Poets on Film: Pinero

19 Feb

Miguel Pinero was a Puerto Rican who moved to the Lower East Side of New York with his family when he was just four.  After several stints in jail he became part of a play writing workshop while in Sing Sing prison.  The play which resulted from this  workshop was called Short Eyes and ended up being staged on Broadway and receiving several Tony awards.  Not content with playwriting Pinero also wrote poetry and was a founder member of the Nuyorcian Poets Cafe.  The cafe is still open today and champions all types of artists who are existing outside of the mainstream, and held New York’s first ever poetry slam. Pinero’s literary acclaim however did not help him stray from the path he had already set his life on, which was drug addiction and crime.  He eventually died of cirrhosis of the liver in 1988.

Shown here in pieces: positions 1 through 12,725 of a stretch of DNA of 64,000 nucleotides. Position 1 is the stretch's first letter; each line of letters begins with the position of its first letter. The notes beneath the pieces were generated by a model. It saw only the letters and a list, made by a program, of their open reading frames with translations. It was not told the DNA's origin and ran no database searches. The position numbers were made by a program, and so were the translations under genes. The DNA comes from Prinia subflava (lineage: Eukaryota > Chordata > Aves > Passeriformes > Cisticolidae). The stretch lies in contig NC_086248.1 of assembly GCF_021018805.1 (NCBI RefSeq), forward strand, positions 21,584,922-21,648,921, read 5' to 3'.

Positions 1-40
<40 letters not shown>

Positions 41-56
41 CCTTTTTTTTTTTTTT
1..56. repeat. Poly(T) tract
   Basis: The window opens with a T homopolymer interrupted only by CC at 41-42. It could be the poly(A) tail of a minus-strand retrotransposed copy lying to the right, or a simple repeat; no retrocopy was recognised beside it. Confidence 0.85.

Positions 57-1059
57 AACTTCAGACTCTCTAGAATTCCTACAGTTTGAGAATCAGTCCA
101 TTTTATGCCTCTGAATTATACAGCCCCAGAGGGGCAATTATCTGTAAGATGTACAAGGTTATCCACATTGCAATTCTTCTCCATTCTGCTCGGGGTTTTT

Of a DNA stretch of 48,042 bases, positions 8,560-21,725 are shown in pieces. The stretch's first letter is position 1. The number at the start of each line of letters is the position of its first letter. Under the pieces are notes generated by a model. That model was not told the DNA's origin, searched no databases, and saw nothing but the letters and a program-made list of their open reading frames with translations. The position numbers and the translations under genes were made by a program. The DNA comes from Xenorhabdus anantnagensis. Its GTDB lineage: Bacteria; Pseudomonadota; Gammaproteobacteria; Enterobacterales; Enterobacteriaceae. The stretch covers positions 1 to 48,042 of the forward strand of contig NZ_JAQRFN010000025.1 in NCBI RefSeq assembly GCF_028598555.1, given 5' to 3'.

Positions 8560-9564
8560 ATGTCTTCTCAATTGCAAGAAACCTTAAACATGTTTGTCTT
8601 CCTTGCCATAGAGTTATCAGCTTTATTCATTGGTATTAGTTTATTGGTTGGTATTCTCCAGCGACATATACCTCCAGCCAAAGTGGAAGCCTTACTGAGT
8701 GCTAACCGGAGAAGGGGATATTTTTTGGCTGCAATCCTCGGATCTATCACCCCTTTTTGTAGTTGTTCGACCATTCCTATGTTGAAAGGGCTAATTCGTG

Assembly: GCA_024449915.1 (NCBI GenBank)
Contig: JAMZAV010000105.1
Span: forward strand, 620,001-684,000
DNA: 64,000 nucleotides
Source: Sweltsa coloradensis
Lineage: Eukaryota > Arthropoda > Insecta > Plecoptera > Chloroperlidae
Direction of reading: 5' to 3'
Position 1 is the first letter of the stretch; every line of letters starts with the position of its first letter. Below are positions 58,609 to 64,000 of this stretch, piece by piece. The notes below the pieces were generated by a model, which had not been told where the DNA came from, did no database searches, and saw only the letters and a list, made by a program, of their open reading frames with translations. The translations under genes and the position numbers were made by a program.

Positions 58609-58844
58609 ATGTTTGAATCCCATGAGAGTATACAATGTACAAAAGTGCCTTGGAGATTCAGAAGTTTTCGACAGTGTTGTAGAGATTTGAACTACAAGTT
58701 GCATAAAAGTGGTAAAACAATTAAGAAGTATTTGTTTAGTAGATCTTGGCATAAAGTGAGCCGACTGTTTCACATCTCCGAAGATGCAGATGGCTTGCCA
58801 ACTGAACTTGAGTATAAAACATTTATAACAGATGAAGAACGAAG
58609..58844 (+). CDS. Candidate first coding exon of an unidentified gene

I had no knowledge of Pinero and the Nuyorcian Poets Cafe before watching this film and I hoped to find out more about both him and the arts movement he was part of.  Benjamin Bratt in the lead role is certainly captivating, and he delivers performance poetry in a way that most can almost dream of.  However the film is let down by its non-linear narrative.

Since modernism it has been accepted that there is no need to have a linear narrative, and any watching or reading audience has become used to the flash-back and flash-forward.  Pinero suffers from so many flash-forward’s and back’s that it is hard not to get motion sickness.  In one way it mirrors the chaotic life of Pinero, but in itself becomes so chaotic that it is hard to get a handle on the man or his work.  It is the filmatic equivalent of doing a jigsaw puzzle without all the pieces.

If you know nothing about Pinero or the Nuyorcian Poets Cafe it may be a good place to start to find out more.  If you are interested in performance poetry watching Bratt will certainly be helpfull, however it is a style I have seen copied so many time you will need to bring something new and of yourself to really make it sing.

Do you know anything about Pinero or NPC?  I’d love to hear more so get in touch.

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